Nuakhai, also known as Navakhai, is an agricultural festival celebrated primarily in Western Odisha and Southern Chhattisgarh, India. Nuakhai is observed to welcome the season’s new rice. It is observed on the fifth day of the lunar fortnight of the month of Bhadrapada or Bhadraba (August-September), the day following the Ganesh Chaturthi celebration, according to the calendar. This is the most important social festival of Western Odisha and adjoining areas of Simdega in Jharkhand, where the culture of Western Odisha is much prevalent because there are so many things to learn about agriculture with Hunan behavior also, nuakhai is a massive festival and a unique festival also that’s why every Indian knows to Nuakhai History if you love any food then.

Regarding the festival
Nuakhai is sometimes referred to as Nuakhai Parab and Nuakhai Bhetghat. Because nua means new and khai means food, the term implies that the farmers had recently harvested rice. The celebration observed the day following Ganesh Chaturthi, is viewed as a new glimmer of optimism. It is extremely important to farmers and the agricultural sector. The festival is observed at a specific time of day known as lagan. This festival will be celebrated in Aersaa Pithaa. When the lagan arrives, the villagers recall their village god or goddess first, followed by their nua.
Nuakhai is an agricultural festival celebrated by the people of Western Odisha. The event is celebrated throughout Odisha, but it is especially significant in the lives and cultures of the people of Western Odisha. It is a celebration dedicated to the worship of food grain. It is best celebrated in the Odisha districts of Kalahandi, Sambalpur, Balangir, Bargarh, Sundergarh, Jharsuguda, Subarnapur, Boudh, and Nuapada.

There was no set day for the festival’s celebration in the early years. It took place during Bhadraba Sukla Pakhya (the bright fortnight of Bhadraba). It was the time of year when the newly planted Kharif crop (fall crop) of rice began to ripen. Even though the food grain is not ripe for harvesting, there are reasons to celebrate the event in the month of Bhadrava. The idea is to offer the grain to the presiding deity before any bird or animal pecks at it or it becomes ready to eat.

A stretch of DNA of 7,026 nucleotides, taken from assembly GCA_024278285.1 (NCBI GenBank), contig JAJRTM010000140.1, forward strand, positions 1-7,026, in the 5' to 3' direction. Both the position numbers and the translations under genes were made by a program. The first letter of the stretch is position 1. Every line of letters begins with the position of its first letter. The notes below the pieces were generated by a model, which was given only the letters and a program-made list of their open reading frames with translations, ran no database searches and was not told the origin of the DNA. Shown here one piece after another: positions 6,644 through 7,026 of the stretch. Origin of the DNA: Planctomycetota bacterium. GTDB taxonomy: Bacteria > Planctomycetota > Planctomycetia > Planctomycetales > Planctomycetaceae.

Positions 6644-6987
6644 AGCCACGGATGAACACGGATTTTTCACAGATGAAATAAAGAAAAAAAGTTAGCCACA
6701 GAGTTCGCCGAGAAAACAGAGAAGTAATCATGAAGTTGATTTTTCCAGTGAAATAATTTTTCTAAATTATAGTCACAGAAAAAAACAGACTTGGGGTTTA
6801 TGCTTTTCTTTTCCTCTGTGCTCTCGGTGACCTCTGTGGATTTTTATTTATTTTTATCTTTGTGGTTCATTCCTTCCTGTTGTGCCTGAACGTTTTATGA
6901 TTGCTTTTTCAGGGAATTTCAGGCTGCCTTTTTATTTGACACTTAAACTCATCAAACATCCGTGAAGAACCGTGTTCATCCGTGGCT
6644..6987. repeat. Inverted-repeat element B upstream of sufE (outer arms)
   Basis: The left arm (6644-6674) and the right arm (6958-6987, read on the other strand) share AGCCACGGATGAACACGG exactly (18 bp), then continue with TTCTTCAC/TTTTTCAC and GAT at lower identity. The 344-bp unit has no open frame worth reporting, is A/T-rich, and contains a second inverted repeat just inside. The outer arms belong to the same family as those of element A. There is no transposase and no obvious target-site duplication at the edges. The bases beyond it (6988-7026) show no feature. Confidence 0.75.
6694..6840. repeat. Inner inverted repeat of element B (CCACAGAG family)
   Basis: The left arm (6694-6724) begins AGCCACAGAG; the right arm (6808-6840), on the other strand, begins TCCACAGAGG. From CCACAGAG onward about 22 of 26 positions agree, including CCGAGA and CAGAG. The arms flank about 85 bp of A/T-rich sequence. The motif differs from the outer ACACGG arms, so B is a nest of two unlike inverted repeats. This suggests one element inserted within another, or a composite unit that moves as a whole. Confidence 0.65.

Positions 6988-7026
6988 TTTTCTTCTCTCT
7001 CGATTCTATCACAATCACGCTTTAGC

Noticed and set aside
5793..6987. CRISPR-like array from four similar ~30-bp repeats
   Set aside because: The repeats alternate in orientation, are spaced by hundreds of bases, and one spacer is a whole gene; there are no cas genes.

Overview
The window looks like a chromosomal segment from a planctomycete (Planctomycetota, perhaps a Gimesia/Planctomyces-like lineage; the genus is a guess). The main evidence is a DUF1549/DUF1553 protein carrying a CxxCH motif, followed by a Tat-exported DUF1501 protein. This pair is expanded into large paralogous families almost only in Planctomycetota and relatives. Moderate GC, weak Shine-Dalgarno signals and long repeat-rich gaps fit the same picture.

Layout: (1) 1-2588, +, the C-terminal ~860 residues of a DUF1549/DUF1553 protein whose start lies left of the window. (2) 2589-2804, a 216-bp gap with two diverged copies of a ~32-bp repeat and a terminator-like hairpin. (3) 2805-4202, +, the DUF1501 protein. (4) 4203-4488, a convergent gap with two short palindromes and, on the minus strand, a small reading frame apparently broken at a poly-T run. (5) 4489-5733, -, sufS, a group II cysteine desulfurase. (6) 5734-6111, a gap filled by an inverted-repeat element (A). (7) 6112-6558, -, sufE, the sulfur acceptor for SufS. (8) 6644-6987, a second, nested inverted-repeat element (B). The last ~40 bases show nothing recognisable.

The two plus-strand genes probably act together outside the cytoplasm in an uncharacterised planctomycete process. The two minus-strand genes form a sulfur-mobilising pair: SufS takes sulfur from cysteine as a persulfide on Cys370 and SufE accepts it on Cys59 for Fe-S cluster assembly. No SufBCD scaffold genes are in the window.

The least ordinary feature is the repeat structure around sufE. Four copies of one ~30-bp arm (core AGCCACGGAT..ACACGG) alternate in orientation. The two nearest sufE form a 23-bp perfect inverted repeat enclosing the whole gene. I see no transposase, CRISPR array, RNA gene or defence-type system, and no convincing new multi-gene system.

Farmers used to celebrate Nuakhai on a day chosen by the village headman and priest. Following that, with the patronage of royal families, this simple celebration was transformed into a large socio-religious event held throughout the Kosal region (western Odisha region).

Offerings of deities Nua
The Hindu priests selected the tithi (day) and samaya (hour) of observance astrologically every year. Priests sat together in Sambalpur’s Brahmapura Jagannath temple, calculating the day and hour. The tithi (date) and lagna (auspicious moment) were estimated in the names of Pataneswari Devi in the Balangir-Patnagarh area, Sureswari Devi in Subarnapur, and Manikeswari Devi in Kalahandi.In Sundargarh, the royal family first offered Puja (worship) to the goddess Sekharbasini in the temple that is exclusively open to Nuakhai. In Sambalpur, the head priest of Samaleswari Temple offers the nua-anna or nabanna to the goddess Samaleswari, the presiding deity of Sambalpur, at the specified lagna (auspicious moment).

Nuakhai’s nine-color rituals
People in Western Odisha begin planning for the occasion 15 days in advance. Nuakhai is thought to have nine colors, hence nine sets of rites are performed as a prelude to the actual day of celebration.

  1. Beheren (announcement of a date-setting meeting)
  2. Lagna dekha (determining the precise date for indulging in fresh rice)
  3. Daka haka (invitation)
  4. Sapha sutura and lipa puchha (cleanliness)
  5. Ghina bika (purchasing)
  6. Nua dhan khuja (searching for a new crop)
  7. Bali paka (final resolve for Nuakhai by bringing the Prasad (the offering) to the deity)
  8. Nuakhai (after dedicating the new harvest to the deity, eating it as Prasad, followed by dancing and singing)
  9. Juhar bhet (respect for elders and gift exchanges)

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